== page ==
When considering who should manage your PPC, consider the fact that the the actual management of PPC involves data monitoring and analysis, continuous split testing, and implementing changes to create further tests. Then there’s budget management, keyword lists, analytics reports, ad copy and brand assets, and landing page optimization – it’s enough to make even the most experienced marketer’s head spin. 

Partnering with a marketing agency can be an investment, but thousands of companies (if not more) have seen all the benefits that can come with putting your digital marketing program in the hands of experienced pros – and they have the ROI to prove it. 

  • Get industry-leading expertise right away.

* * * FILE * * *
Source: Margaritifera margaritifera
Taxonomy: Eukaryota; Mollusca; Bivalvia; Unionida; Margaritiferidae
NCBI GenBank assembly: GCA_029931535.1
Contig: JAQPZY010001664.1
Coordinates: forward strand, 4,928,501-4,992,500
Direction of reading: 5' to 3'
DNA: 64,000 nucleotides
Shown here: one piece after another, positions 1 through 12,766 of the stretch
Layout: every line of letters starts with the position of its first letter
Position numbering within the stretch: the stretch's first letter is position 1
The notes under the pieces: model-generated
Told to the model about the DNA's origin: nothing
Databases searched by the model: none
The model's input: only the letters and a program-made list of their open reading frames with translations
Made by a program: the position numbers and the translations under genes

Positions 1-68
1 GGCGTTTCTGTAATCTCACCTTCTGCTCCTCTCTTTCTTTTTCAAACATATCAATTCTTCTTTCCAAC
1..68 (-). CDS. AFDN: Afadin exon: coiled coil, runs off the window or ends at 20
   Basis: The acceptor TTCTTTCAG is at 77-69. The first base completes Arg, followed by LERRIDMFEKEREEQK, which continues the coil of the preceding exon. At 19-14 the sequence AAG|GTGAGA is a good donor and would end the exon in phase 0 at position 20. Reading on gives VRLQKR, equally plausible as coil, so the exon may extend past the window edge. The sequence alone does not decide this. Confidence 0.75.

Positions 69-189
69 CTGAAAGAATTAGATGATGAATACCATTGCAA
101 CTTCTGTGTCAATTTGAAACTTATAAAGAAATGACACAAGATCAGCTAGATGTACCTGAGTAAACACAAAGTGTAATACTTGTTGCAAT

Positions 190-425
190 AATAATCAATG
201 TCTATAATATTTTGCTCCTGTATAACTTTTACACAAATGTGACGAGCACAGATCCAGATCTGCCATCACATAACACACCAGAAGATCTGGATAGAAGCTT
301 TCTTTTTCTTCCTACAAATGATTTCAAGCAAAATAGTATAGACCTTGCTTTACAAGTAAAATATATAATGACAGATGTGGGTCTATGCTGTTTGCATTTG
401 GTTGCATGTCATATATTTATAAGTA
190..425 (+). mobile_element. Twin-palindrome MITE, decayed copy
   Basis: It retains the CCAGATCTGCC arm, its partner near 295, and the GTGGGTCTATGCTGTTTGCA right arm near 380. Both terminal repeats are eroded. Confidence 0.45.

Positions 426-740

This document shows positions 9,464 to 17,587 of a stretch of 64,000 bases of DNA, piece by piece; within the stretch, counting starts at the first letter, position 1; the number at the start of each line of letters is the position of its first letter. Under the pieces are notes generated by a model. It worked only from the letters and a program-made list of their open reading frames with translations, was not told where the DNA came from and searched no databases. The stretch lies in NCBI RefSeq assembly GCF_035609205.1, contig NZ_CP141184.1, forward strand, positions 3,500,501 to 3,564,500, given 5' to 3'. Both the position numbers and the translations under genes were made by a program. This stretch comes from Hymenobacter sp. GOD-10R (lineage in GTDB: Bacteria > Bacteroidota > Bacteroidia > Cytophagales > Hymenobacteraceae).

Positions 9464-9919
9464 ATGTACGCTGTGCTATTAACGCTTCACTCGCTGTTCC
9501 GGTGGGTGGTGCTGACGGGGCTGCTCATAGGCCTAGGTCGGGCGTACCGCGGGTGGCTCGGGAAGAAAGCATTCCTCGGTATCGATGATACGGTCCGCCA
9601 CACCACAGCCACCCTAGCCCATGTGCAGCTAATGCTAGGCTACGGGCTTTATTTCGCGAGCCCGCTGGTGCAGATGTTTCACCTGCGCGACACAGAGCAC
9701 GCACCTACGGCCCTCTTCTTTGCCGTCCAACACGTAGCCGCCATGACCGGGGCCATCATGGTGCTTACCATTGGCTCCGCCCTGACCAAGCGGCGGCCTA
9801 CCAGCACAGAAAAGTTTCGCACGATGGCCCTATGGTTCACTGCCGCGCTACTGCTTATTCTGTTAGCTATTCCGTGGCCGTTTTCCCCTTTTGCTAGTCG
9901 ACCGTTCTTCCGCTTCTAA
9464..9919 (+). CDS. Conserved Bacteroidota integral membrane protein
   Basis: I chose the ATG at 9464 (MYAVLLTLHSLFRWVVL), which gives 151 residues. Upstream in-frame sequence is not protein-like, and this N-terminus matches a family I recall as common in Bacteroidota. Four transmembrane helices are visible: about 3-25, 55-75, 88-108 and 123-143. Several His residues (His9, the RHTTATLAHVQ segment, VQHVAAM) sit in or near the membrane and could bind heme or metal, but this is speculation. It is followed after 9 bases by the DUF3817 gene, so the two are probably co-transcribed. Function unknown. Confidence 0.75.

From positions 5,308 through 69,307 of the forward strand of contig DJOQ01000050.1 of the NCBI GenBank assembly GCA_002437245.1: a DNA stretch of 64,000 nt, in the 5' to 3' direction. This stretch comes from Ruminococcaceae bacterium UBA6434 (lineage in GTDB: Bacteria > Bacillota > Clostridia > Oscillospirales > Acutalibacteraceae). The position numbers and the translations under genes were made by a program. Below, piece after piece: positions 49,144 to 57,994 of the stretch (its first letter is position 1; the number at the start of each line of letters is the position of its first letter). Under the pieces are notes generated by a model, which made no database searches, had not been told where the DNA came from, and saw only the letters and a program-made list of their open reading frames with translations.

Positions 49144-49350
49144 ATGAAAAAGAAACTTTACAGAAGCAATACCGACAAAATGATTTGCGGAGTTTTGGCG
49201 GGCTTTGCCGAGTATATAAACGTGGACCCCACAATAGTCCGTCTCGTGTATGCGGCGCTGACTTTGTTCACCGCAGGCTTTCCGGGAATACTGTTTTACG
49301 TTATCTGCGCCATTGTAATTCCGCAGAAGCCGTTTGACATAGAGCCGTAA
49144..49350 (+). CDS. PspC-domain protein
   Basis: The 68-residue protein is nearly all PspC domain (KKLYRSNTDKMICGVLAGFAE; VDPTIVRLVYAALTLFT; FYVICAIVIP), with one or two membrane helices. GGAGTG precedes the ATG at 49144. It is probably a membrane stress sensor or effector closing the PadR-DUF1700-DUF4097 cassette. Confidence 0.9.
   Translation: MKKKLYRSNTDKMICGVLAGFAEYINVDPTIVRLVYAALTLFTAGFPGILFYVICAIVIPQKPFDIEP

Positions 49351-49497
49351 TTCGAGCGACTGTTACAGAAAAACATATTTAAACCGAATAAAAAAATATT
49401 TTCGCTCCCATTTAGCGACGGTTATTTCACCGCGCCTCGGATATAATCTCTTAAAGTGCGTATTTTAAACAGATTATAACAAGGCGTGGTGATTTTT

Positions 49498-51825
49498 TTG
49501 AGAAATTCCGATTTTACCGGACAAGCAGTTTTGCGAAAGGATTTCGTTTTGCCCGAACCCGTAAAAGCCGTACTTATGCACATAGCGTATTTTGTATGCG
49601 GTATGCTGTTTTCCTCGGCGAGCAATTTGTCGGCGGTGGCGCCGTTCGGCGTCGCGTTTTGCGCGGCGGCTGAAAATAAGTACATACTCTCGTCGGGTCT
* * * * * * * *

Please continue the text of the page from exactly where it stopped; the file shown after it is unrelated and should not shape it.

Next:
There’s no learning period, so be prepared to hit the ground running. Professional PPC management firms know what they’re doing and can implement advanced-level PPC strategies on day one. Plus, you likely will gain access to a team of experienced pros, not just one person.

  • Achieve results cost-effectively.

    When you learn independently, you have weeks, months, or even years before your investment bears fruit. When you hire someone, you’re paying a full salary and benefits. Whereas, when you hire a company, you’re generally paying some fraction of ad spend, meaning that if the company wants to get paid, they have to perform well enough to be worth the investment.

  • Save your own time.

    You, whoever is reading this right now, have an important job. You won’t likely have the time to learn PPC’s intricacies, and it will get in the way of your other duties. Even in-house marketers have a whole lot to juggle on their own. By outsourcing your PPC ad management you have more time to focus on the things only you can do for your business.

 When will I see results?